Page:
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Breath & Shadow

A Journal of Disability Culture and Literature

Fall 2014

Volume 11 Issue 4

 

 

Breath and Shadow
  Fall 2014

Volume 11 Issue 4

The Crossing

By Mark Cornell

You no longer want to hold my hand

perched upon a new chapter of your life,

Beaming as you make your stand

you cross the street towards the other side.

With your gold uniform and floppy blue hat

I understand it’s time to say goodbye,

I waddle behind you carrying your huge bag

below the chalk moon Summer sky.


I say to you always feel free,

to ask questions, help is always close by.

We walk through the gates busy

with children’s games and adult flight.

I hesitate but you just choof along

Have I lost the wonder for life’s song ?

Sixties music blares from the speakers

joyous soundtrack to my childhood repeats.


I help you find your name to put your bag away

kiss your golden hair tell you to have a good day,

your closest mate who counted the sleeps

little chin starts to shake but doesn’t weep.

His Dad asks me how I am, good I bleat out

while my eyes stare down at the grey asphalt.


Your blue eyes tell me your ok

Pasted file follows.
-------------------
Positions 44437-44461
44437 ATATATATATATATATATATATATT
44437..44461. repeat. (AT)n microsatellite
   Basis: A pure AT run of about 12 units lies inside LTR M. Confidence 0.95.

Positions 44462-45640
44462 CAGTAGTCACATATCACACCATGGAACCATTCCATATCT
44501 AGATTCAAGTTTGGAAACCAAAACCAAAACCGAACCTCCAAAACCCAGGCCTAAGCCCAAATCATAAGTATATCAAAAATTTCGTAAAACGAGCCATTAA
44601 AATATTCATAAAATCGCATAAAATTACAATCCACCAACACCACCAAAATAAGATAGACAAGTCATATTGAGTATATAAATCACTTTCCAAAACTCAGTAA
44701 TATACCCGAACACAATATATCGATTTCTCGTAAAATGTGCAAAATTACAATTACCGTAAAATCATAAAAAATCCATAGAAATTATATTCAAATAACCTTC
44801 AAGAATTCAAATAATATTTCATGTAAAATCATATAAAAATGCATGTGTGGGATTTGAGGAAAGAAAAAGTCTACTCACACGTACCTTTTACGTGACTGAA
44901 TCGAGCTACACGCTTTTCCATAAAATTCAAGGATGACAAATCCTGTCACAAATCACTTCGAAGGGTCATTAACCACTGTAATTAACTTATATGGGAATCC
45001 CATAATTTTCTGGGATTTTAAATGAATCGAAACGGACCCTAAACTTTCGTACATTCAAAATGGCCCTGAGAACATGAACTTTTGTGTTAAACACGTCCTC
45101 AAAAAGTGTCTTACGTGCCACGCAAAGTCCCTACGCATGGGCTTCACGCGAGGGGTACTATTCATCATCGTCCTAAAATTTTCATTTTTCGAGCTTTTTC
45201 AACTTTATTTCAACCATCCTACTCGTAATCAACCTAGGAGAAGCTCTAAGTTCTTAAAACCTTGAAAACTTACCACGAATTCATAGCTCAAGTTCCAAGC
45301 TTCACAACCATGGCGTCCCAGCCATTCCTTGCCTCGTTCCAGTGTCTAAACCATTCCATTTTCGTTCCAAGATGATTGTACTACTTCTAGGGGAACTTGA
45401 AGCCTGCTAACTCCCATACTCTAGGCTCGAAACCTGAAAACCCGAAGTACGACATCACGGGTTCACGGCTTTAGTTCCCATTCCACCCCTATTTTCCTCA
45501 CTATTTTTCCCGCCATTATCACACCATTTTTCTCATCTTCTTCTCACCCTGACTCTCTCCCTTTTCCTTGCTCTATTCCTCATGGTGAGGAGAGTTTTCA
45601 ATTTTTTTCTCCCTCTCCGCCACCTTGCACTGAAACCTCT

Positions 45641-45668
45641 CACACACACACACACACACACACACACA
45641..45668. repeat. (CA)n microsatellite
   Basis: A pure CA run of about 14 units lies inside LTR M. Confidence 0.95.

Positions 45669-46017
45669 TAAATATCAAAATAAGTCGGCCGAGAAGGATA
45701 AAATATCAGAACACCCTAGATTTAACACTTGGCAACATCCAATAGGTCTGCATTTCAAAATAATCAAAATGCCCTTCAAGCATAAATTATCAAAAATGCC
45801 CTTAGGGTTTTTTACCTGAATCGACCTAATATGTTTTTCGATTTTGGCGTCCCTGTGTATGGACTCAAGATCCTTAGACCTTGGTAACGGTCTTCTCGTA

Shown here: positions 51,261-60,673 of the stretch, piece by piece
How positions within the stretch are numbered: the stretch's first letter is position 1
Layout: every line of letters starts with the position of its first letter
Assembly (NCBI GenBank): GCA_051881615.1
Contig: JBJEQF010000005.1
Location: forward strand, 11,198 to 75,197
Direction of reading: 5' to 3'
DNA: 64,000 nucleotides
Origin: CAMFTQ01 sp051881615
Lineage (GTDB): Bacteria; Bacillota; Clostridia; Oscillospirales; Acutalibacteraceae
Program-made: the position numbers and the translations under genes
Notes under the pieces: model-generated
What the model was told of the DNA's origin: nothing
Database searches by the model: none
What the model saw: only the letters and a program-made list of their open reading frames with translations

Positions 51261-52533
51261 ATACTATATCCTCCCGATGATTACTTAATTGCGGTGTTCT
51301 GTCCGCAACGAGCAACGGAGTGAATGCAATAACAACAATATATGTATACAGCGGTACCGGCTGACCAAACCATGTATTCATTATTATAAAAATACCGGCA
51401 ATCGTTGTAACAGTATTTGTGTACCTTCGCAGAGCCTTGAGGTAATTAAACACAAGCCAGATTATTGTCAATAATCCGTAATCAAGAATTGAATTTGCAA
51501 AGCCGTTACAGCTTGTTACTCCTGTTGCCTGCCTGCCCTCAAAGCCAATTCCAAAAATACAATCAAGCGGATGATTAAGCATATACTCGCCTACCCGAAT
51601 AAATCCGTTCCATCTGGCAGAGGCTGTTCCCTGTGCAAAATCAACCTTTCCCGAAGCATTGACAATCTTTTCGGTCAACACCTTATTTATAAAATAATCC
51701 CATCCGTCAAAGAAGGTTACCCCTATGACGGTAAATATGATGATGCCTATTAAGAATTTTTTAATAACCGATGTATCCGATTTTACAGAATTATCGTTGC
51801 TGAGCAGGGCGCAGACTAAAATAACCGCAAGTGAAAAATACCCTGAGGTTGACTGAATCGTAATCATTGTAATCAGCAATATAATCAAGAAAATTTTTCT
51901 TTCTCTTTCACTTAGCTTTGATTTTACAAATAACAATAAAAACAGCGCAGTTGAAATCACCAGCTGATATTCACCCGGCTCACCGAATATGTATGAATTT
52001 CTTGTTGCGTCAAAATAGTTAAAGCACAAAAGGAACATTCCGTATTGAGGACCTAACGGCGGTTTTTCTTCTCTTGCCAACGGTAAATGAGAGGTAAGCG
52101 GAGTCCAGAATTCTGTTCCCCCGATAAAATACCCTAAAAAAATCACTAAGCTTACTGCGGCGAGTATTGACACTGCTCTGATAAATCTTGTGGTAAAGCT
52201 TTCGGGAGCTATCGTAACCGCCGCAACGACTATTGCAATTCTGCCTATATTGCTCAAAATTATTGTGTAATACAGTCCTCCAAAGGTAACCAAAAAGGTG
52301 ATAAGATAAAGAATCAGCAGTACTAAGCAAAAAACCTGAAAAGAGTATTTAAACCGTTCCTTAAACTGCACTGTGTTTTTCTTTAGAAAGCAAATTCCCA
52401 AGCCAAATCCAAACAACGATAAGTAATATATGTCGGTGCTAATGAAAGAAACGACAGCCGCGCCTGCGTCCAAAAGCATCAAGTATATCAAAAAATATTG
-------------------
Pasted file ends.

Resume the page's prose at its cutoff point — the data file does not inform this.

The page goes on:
I wave goodbye and turn away,

to march through the stilled roads

and echoing hollows to home.

Time; Merciless and Steamrolling

Grounds dry our brief daydreaming.

Sixties music blares from the speakers

joyous soundtrack to my childhood repeats.




Wind Gifts

By Mark Cornell


Moonlight straddles the edge

of the dark peninsula,

curling ribbons of white

swell to break this leaden darkness.

Waxing winds coil through

the shattered shore stones, hissing

tidal songs coldly brew

behind our glowing faces leaning

for relief into the flaring hearth;

whistling tunes flow from our thawing hearts.




Mark Cornell is of Irish ancestry. As a child, he grew up listening to stories; either in the form of tall tales told by his extended family or the lyrics of his favorite songs on the radio. He started writing poems at 17. He has traveled to Ireland twice and on one of these visits was married to Kimberly in Dublin. Mark took family leave for three years to look after their son, Thomas, and now works as a conciliator with consumer affairs.
















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